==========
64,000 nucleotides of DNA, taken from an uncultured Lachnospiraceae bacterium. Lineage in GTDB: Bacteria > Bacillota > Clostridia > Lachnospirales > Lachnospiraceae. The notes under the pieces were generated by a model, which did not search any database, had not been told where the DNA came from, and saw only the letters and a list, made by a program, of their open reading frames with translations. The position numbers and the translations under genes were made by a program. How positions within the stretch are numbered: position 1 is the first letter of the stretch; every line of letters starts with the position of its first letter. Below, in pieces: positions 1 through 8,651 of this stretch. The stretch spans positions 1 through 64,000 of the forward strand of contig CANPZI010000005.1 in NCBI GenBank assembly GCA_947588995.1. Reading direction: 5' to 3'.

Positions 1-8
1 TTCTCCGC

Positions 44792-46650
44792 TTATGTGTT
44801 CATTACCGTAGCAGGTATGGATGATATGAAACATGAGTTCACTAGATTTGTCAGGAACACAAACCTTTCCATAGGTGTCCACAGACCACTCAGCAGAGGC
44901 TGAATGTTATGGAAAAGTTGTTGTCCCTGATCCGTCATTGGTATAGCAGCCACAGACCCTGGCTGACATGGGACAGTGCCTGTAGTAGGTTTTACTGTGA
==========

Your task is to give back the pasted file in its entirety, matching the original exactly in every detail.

64,000 nucleotides of DNA, taken from an uncultured Lachnospiraceae bacterium. Lineage in GTDB: Bacteria > Bacillota > Clostridia > Lachnospirales > Lachnospiraceae. The notes under the pieces were generated by a model, which did not search any database, had not been told where the DNA came from, and saw only the letters and a list, made by a program, of their open reading frames with translations. The position numbers and the translations under genes were made by a program. How positions within the stretch are numbered: position 1 is the first letter of the stretch; every line of letters starts with the position of its first letter. Below, in pieces: positions 1 through 8,651 of this stretch. The stretch spans positions 1 through 64,000 of the forward strand of contig CANPZI010000005.1 in NCBI GenBank assembly GCA_947588995.1. Reading direction: 5' to 3'.

Positions 1-8
1 TTCTCCGC

Positions 44792-46650
44792 TTATGTGTT
44801 CATTACCGTAGCAGGTATGGATGATATGAAACATGAGTTCACTAGATTTGTCAGGAACACAAACCTTTCCATAGGTGTCCACAGACCACTCAGCAGAGGC
44901 TGAATGTTATGGAAAAGTTGTTGTCCCTGATCCGTCATTGGTATAGCAGCCACAGACCCTGGCTGACATGGGACAGTGCCTGTAGTAGGTTTTACTGTGA